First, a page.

Kisor then went to the Supreme Court, asking the justices to review his case. He argued that Auer deference is inconsistent with the federal Administrative Procedure Act, which governs how agencies propose and enact regulations, because it gives agencies significant power without requiring them to engage in notice-and-comment rulemaking. In particular, he notes, the APA specifically envisions that, if a regulation is ambiguous, courts – rather than agencies – will resolve the ambiguity. And Auer deference is, Kisor suggests, “fundamentally at war with basic principles of predictability and public notice”: Someone who is affected by the regulation can try her best to comply with it, only to discover later that the agency has a different interpretation of the regulation.
More broadly, Kisor continued, Auer deference raises fundamental constitutional concerns. First, deferring to an agency’s interpretation of its own regulation violates due process, because it does not give the people or entities affected by the regulation fair notice of what they can or cannot do.
Auer deference, Kisor contended, also raises concerns about the separation of powers – the idea that different responsibilities of government are allocated to different branches, to prevent any one branch from having too much power. When a federal court defers to an agency’s interpretation of its own regulation, he said, the court is not doing its own job, which is to interpret the law, and courts cannot serve as a “check” on the political branches of the government.
Finally, Kisor acknowledges that overruling prior cases is not something to be done lightly. But it is warranted here, he emphasizes, because the cases underlying the Auer doctrine were wrong when they were decided, and “practical developments have made” that “earlier error all the more egregious and harmful.”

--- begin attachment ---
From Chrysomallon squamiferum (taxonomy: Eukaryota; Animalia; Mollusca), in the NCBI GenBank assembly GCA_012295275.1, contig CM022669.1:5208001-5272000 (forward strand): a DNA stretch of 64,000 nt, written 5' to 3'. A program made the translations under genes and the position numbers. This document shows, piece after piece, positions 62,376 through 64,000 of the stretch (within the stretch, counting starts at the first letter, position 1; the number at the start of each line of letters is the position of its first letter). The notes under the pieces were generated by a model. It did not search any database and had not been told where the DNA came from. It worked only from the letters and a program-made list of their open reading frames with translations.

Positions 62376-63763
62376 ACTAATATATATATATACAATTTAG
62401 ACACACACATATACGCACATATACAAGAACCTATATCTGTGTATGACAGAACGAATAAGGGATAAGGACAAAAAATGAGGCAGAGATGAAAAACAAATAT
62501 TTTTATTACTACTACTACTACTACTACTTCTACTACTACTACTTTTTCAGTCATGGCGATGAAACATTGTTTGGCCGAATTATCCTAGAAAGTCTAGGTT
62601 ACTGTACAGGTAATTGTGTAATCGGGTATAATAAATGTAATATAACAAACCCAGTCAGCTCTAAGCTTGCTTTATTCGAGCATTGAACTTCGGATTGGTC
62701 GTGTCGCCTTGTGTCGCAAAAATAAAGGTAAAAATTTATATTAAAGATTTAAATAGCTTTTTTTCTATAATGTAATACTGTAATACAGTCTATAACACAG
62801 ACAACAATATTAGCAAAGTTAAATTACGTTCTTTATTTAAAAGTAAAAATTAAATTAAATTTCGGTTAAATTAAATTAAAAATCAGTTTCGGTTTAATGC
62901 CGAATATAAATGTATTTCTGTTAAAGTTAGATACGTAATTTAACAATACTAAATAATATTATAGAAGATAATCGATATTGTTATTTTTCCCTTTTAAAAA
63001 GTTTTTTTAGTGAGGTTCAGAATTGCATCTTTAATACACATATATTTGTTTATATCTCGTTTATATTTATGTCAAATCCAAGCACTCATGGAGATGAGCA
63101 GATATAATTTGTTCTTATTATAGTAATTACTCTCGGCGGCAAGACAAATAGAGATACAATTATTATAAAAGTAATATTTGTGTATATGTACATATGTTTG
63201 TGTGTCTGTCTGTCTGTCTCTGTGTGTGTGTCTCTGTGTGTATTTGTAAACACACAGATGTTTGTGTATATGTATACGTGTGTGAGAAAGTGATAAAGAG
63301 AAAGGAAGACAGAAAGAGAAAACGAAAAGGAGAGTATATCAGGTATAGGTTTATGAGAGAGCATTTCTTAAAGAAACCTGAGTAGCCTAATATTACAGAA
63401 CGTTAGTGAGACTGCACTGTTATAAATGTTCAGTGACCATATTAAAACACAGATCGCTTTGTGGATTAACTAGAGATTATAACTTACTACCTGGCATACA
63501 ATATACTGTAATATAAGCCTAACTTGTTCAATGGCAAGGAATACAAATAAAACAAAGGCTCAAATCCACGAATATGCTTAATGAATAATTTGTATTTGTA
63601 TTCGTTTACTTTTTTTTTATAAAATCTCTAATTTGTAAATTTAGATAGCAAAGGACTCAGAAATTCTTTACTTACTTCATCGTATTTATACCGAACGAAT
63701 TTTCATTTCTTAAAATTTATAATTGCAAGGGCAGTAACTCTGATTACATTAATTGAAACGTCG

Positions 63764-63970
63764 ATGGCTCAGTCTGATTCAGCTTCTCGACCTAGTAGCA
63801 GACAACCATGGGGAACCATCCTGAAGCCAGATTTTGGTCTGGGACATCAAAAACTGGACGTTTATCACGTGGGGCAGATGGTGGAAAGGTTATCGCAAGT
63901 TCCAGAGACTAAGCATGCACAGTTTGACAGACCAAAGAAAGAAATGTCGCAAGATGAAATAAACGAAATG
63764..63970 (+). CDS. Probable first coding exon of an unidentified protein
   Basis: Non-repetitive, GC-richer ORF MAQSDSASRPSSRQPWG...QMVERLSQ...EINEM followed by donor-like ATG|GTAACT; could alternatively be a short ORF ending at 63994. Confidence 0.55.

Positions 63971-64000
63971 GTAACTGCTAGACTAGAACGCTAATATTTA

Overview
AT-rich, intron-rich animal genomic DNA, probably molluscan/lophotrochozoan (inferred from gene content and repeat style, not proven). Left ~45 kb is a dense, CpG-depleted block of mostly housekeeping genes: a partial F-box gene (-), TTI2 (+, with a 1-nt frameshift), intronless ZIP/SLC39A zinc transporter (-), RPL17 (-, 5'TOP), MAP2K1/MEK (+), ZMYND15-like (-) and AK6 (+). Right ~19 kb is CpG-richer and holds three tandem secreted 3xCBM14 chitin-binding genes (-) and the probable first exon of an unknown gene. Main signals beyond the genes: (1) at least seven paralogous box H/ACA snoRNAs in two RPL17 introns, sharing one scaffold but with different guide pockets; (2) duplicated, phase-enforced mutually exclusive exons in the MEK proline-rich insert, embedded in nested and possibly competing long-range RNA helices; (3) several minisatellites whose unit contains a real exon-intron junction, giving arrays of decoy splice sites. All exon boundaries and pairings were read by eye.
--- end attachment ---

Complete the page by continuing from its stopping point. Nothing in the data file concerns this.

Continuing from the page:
The federal government urged the justices to stay out of the dispute. It acknowledged that the question whether to overrule Auer is an “important one” that “may warrant” the Supreme Court’s “review in an appropriate case,” but it told the justices that Kisor’s case is not the right one in which to consider that question. The government argued that the VA’s interpretation of the regulation is correct, so courts don’t need to defer to it at all, and the case would therefore turn out the same way with or without Auer deference.
In its brief on the merits, the government acknowledges that the Auer doctrine “raises significant concerns” but tells the justices that they should limit the doctrine rather than scrap it altogether. In particular, the government argues, courts should not defer to an agency’s interpretation of its own regulation when that interpretation is not reasonable. Using this approach, the government suggests, will often eliminate the need to defer to agencies at all. But even if the agency’s interpretation is reasonable, the government continues, courts should defer to it only if several other conditions are met: The people or entities affected by the regulation must have had fair warning of the agency’s interpretation, for example; the interpretation must be based on the agency’s expertise in the subject matter covered by the regulation and cannot be at odds with the agency’s previous views; and the interpretation must be the result of agency-wide deliberation, rather than coming from lower-level employees.